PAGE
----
RSA’s Middle East cyber security conference gains its own identity

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The Middle East’s growing use of, and dependence on, digital technology has made the region an important location for RSA’s series of cyber security conferences.

Public and private organisations in the Middle East are finding themselves at the forefront of the cyber security battle, making a conference focused on the region essential.

This year’s RSA Abu Dhabi, which is in its third year, will mark the first anniversary of the cyber security attacks on several Saudi Arabian government agencies. These targeted attacks, over a two-week period, erased data and caused havoc for the agency running the country’s airports, among others.

Linda Gray Martin, director of RSA conferences globally, said the Middle East is increasingly being targeted by cyber criminals. “The Telecommunications Regulatory Authority (TRA) of the United Arab Emirates (UAE) foiled more than 500 cyber attacks in the first part of this year, so security is top of mind.”

The event, which take places in Abu Dhabi on 7 and 8 November, will feature keynotes by prominent security executives in the region, including the head of group information security at Etihad Airways, who will talk about the company’s journey to securing the cloud, and the network infrastructure and security manager at Sky News Arabia will give his thoughts on ransomware. “We try to weave some of the global trends with the regional stuff,” said Gray Martin.

She said other topics covered will be blockchain, artificial intelligence (AI), the internet of things (IoT), and smart city security. With the Middle East becoming a global pioneer in smart cities and organisations there increasingly investing in AI, IoT and blockchain technology, professionals need to understand the specific challenges to adoption in the region as well as global trends, said Gray Martin.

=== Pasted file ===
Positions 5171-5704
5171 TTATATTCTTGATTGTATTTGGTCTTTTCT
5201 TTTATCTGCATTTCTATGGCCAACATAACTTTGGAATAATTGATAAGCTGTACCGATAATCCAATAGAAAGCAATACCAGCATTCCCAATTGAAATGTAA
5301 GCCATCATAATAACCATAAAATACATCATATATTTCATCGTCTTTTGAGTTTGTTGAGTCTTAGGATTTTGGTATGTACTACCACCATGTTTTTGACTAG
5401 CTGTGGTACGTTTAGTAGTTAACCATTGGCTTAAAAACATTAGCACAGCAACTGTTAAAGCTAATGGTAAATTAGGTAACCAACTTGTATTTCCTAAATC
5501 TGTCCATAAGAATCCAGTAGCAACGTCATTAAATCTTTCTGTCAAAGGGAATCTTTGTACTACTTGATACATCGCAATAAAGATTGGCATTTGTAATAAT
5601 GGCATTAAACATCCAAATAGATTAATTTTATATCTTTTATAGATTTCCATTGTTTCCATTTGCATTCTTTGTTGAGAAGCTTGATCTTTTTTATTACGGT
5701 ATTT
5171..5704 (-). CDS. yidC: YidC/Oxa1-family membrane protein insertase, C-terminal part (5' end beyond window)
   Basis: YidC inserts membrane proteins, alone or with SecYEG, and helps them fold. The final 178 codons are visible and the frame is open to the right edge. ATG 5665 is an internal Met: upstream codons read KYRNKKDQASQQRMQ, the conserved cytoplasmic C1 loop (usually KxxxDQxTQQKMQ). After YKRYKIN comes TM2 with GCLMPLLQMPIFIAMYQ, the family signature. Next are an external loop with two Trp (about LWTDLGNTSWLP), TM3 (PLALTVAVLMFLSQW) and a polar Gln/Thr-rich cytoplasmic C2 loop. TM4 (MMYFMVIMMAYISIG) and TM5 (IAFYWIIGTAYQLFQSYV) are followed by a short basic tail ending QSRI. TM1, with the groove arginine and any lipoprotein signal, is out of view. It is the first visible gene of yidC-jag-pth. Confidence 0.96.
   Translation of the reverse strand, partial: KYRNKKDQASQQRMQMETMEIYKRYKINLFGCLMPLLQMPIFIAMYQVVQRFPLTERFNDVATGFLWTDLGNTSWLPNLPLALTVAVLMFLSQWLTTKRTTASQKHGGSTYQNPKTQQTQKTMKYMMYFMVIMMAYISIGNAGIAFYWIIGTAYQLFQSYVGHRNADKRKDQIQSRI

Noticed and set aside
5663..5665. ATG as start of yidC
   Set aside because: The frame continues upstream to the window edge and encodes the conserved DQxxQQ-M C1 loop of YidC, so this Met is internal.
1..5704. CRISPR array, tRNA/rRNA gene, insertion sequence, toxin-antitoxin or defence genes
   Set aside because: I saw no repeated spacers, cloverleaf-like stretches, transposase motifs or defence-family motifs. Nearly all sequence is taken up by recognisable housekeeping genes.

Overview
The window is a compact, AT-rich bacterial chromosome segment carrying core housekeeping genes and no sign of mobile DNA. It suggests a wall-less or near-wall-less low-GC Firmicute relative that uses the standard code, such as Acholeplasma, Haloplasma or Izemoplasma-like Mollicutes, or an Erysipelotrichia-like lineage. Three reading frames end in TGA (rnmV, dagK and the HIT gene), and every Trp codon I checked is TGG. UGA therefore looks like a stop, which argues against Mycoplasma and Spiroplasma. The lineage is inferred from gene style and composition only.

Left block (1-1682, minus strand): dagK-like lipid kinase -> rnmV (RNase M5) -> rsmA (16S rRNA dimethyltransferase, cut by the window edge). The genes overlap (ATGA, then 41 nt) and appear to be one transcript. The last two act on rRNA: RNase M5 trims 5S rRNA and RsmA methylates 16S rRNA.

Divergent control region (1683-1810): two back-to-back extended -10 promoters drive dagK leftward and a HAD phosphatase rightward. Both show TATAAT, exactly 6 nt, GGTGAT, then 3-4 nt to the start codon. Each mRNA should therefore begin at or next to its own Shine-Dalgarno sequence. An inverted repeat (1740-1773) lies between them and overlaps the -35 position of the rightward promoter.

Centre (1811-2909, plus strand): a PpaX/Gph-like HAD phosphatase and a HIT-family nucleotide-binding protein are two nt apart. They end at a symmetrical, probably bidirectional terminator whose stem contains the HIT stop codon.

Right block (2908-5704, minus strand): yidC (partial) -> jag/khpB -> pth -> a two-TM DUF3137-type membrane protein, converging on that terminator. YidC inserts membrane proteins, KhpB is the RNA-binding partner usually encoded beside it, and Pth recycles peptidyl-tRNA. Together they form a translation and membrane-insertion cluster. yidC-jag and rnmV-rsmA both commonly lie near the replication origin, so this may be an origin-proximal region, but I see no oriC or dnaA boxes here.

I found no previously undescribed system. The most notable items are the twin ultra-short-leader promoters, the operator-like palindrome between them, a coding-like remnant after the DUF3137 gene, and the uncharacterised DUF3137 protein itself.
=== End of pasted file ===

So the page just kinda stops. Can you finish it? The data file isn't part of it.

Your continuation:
“The first event in 2015 was testing the waters as it was our first in the Middle East and we now focus on the UAE and the region to ensure what we talk about is relevant,” she added.

As the Gitex 2017 conference in Dubai last week showed, organisations in the Middle East’s public and private sectors are racing to offer customers services via their personal computing devices. This is particularly the case in the UAE, with its Vision 2021 project to shift to a diversified and knowledge-based economy.

“There is so much going on in the region and it develops at such a rate that it comes with security concerns,” said Gray Martin.

Hamad Obaid Al Mansoori, director general at the UAE’s TRA, said conferences support the UAE as a global ICT leader. “They also enhance a smart lifestyle in the country in preparation for realising the UAE Vision 2021,” he said. “The importance of compatibility between the efforts of the public and private sectors should be highlighted to ensure the security and safety of our cyber space and the safe use of data for the public and its protection.”

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